Instant Gratification and Mental Health Struggles

It’s no lie, and I’m quite open and frank about my roller coaster ride with anxiety and depression. Presently, it’s a bit of a low, purely due to circumstances out of my control and my inability to cope with these problems in a healthy way.

I tried reading the shit load of self help books I own… (side bar; If you’re not from Australia, a “shit load” is an extremely acceptable unit of measure, quite similar to “ass load” and “fuck load” – it simply means ‘a lot’) plus blogs from notable life coaches, psychologists and other health professionals. The same themes recurred… Clean diet, exercise, water, sleep, love and friendships. Basically, the stuff that everyone knows, but easier said than done.

I mean, who knew the answer lay in going for a walk every morning before work when you’re so exhausted you can barely drag yourself to the shower? Who knew the answer was eating salads and drinking water when you barely have time to go to the supermarket or have the money to buy fresh produce let alone have enough energy to summon to cook a nutritionally balanced meal that doesn’t taste like dirt and old hobo’s shoes? EVERYONE KNOWS THIS. BUT – People in a funk, people down, people so low that they can’t get out of bed need instant gratification, not something that will take months to notice the affects of.

I guess that’s why coffee, alcohol, drugs and sex are such huge vices to people in times of struggle – the affect is instantaneous and amazing.

I was thinking about this the other day and thought that the only way to calm myself down at this point in time, when I was balls to wall busy and REALLY in need of some drastic change was to get me some of that instant gratification, the good stuff. But a healthy version of it.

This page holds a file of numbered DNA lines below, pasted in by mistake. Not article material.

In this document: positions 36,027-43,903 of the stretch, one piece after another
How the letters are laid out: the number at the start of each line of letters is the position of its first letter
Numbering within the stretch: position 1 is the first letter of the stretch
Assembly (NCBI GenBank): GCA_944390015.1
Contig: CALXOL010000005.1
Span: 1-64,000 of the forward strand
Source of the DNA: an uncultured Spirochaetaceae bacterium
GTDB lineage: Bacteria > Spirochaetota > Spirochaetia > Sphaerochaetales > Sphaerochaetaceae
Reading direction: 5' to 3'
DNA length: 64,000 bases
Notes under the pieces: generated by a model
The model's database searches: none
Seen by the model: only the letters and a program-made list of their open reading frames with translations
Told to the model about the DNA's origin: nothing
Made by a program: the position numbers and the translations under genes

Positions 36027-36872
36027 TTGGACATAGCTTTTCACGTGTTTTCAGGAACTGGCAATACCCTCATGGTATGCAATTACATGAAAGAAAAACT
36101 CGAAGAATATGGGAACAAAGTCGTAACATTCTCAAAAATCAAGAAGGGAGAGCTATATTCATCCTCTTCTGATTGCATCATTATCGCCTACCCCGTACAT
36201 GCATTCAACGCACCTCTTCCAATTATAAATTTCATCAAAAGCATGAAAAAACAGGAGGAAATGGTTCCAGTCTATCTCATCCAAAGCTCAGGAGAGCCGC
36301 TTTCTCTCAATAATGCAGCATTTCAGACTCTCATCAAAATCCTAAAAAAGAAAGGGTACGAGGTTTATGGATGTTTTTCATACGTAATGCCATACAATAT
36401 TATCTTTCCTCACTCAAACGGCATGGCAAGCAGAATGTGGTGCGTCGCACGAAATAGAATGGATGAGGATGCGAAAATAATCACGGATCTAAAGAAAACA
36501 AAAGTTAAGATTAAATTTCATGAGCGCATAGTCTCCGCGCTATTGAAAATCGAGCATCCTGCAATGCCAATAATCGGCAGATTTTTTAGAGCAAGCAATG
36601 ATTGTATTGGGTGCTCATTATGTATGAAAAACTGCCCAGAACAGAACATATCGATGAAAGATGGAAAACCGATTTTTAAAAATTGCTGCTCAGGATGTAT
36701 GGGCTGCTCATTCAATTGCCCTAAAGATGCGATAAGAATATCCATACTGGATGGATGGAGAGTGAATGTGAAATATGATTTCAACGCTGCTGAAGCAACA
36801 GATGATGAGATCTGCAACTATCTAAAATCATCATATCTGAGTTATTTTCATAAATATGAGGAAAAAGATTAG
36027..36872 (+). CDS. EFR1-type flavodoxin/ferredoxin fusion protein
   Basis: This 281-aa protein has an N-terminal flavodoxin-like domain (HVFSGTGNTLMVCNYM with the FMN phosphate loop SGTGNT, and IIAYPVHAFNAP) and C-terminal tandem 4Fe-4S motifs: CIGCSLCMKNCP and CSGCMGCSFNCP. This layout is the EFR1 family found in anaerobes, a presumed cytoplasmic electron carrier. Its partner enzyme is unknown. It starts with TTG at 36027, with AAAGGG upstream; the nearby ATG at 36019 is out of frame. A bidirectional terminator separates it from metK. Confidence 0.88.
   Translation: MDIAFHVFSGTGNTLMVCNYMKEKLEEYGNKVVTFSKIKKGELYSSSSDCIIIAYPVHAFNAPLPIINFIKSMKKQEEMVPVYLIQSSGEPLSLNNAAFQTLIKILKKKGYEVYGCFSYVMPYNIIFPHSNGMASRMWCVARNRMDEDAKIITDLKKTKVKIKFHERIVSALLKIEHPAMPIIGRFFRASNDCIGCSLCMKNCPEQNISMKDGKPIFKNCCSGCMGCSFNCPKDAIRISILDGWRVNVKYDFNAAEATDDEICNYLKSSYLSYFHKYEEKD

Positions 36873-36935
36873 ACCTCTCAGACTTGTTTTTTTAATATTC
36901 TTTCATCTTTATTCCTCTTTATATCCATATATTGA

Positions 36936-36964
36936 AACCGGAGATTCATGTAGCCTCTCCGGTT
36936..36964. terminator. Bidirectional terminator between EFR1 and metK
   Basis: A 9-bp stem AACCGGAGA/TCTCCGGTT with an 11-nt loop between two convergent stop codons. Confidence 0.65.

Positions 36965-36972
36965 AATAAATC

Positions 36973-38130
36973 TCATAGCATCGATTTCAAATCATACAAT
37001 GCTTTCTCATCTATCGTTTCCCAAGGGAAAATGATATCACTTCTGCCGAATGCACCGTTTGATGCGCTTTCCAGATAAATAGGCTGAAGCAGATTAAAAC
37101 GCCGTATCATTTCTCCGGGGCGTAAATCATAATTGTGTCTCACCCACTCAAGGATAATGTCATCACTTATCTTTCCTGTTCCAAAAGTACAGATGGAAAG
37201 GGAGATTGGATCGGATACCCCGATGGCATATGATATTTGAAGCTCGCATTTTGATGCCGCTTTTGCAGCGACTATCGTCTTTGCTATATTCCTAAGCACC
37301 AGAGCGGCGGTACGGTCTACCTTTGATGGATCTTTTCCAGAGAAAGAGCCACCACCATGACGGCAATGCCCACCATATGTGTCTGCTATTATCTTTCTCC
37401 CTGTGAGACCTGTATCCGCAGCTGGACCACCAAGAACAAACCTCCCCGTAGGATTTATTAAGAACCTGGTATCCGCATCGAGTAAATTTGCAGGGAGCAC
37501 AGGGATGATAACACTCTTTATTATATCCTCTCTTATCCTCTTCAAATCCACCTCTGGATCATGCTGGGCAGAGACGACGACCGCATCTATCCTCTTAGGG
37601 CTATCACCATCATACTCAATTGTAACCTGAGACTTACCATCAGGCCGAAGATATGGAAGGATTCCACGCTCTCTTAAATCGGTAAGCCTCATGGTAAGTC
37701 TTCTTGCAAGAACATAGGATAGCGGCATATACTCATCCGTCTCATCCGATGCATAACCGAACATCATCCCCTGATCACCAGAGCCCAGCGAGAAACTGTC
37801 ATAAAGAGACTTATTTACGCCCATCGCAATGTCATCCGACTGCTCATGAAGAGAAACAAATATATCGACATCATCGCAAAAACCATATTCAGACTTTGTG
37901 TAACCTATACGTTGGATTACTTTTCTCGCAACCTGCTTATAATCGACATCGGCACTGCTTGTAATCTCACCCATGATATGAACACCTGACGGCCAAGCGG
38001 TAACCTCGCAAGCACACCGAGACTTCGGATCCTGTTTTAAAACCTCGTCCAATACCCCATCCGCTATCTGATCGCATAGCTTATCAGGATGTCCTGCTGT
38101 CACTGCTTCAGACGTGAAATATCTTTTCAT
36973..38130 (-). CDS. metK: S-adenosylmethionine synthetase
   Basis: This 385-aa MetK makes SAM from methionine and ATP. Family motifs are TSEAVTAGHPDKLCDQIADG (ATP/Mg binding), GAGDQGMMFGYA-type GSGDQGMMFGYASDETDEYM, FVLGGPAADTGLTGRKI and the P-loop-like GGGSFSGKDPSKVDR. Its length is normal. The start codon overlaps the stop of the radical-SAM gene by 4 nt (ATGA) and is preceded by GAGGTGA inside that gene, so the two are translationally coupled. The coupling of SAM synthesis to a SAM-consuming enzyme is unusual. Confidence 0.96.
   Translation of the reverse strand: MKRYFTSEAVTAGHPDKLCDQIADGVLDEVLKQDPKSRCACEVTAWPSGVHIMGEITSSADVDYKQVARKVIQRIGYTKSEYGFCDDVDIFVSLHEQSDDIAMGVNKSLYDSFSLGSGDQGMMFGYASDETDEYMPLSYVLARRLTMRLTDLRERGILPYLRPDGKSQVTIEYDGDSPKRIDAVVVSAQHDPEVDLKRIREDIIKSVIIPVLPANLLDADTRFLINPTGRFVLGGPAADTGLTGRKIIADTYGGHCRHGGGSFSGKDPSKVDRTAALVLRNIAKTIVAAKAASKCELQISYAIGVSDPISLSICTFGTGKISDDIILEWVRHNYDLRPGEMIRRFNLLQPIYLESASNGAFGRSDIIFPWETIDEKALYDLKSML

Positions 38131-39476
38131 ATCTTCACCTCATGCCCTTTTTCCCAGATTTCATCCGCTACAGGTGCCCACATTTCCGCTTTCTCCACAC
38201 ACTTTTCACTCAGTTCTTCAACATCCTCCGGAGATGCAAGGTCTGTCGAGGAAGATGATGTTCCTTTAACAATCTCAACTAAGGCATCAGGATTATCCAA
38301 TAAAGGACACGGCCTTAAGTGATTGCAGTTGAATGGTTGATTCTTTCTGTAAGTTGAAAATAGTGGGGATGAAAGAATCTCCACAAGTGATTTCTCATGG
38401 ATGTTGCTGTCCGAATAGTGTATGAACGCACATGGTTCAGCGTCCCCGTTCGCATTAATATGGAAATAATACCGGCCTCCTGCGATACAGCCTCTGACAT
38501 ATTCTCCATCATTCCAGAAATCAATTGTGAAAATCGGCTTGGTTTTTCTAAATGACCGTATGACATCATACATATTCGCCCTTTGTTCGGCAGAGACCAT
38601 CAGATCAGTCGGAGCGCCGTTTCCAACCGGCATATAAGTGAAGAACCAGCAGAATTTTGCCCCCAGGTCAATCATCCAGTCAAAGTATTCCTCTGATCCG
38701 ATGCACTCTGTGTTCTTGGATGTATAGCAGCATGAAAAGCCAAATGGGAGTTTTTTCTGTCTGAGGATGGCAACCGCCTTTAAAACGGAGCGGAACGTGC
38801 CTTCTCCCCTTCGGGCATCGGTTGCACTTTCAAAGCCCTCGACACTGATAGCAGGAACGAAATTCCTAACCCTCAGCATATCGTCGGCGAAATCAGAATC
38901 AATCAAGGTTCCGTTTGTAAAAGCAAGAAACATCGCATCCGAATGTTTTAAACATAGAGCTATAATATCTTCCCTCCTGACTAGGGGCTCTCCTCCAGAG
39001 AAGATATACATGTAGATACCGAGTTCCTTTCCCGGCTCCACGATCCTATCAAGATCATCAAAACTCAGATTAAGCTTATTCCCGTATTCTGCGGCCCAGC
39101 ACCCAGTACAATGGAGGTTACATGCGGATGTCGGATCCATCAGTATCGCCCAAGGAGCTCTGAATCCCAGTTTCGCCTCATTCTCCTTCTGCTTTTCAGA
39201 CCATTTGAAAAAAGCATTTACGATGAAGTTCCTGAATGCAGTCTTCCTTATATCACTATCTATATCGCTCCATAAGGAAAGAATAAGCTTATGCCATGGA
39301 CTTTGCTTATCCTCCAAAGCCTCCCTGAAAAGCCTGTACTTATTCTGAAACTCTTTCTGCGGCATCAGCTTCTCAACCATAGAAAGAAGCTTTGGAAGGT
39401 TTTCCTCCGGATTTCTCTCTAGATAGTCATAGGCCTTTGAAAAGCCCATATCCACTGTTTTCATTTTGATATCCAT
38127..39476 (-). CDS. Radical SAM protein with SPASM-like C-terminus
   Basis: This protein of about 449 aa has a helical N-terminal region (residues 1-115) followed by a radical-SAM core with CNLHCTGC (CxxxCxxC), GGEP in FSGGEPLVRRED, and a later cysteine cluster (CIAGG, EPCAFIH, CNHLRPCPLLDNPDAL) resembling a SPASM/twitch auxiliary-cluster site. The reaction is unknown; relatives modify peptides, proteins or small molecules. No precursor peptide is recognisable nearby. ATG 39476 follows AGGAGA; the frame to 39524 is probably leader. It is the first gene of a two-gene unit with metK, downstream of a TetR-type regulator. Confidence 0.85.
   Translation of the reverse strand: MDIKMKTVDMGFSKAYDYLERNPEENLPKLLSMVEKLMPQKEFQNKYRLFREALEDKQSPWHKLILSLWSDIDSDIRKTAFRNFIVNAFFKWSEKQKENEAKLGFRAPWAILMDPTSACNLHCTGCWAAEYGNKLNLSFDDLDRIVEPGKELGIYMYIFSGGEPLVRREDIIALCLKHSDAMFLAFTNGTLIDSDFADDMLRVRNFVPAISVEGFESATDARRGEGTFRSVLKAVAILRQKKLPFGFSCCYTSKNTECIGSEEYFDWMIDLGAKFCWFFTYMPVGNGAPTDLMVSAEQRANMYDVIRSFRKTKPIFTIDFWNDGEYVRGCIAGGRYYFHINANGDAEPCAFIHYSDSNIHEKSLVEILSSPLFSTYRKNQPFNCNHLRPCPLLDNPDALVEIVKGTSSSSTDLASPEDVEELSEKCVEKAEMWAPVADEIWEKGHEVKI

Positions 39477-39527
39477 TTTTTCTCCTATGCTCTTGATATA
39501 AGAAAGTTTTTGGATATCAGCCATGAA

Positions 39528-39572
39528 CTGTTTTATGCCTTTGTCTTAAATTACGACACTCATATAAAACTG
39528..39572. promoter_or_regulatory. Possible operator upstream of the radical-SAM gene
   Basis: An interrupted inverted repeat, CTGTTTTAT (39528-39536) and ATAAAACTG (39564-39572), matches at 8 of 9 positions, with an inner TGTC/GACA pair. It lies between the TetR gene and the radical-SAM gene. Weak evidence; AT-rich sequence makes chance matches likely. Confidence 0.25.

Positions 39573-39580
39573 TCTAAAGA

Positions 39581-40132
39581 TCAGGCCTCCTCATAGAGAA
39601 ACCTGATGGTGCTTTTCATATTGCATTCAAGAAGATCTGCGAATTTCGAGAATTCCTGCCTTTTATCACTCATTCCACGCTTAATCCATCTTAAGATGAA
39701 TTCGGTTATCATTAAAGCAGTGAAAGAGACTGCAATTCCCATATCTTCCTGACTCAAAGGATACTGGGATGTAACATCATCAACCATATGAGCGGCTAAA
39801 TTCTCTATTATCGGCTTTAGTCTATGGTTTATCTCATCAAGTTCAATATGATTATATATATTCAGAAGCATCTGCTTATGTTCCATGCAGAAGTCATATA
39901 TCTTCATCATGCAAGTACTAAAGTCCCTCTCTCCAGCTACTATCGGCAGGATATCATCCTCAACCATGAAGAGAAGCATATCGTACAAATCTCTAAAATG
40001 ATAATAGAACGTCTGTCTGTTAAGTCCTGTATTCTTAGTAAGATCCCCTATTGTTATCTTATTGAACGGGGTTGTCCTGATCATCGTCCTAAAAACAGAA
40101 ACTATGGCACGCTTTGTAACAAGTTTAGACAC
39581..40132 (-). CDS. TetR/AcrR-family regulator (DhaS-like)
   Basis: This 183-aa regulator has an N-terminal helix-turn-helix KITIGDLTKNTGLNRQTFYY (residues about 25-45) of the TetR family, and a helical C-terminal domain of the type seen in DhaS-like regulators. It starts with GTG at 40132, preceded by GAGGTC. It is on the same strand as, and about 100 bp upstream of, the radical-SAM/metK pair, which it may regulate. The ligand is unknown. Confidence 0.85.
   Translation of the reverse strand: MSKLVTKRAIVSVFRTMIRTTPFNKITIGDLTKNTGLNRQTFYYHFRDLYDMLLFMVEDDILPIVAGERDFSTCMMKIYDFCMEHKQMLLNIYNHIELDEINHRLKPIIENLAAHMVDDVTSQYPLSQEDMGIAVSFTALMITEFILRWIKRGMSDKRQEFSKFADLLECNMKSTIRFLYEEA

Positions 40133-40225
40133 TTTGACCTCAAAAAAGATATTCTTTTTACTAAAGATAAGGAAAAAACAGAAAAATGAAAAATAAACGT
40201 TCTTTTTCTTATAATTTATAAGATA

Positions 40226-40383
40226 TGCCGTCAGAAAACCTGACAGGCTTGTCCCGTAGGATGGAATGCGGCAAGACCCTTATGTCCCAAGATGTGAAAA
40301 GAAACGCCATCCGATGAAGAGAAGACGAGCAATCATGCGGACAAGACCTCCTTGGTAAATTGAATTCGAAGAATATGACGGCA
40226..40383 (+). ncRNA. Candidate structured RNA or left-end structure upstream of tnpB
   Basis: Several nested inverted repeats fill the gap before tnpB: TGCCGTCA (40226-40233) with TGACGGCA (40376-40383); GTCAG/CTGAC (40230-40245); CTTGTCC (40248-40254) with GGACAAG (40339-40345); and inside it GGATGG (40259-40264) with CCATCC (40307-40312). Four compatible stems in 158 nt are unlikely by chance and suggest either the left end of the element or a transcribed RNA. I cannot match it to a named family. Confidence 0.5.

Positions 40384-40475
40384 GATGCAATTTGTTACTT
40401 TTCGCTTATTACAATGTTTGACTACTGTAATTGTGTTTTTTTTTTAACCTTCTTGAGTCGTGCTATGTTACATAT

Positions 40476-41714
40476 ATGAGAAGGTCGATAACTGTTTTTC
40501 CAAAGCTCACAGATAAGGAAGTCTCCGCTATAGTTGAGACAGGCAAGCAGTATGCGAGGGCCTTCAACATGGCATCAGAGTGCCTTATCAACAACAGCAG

Luckily for me, my mum asked something of me at the same time, which turned out to be what I needed.

Mum and dad are finishing up some renovations on their house and are putting in a photograph wall in the new living area. Mum called me last week and asked me for some small art works, both water colours and black and white ink sketches that they could frame and hang with other photographs.

Picking up the inks and felt tip pens, the calming sensation I felt was instantaneous. Immediately, my jaw unclenched, my shoulders relaxed and my brain got a little bit quiet for a while without needing anything.

Who would of thought?

Now, whilst I am MOST DEFINITELY NOT a mental health care professional of any kind, I am at this stage reminded of what a psychologist once said to me when I was going through a really rough patch. I had just been put onto anti-depressants, I was busting my ass at University, my self worth and self esteem were at the bottom of an abyss somewhere, and I felt that there wasn’t an end to my struggle. The psychologist gave me the usual spiel – drink water, exercise, set time aside in the day, just for you. But then, she asked me, what made me happy… the closest I could come up with was, drawing and taking photos. Her reply to me was, if something makes you instantly happy, you should do more of that.

So – whilst I still struggle with my mental health, and whilst I wait it out until I can have some time to myself and really sort through whats going on upstairs with the help of some health care professionals, I’m going to hold on for grim life by doing something that makes me instantly happy.


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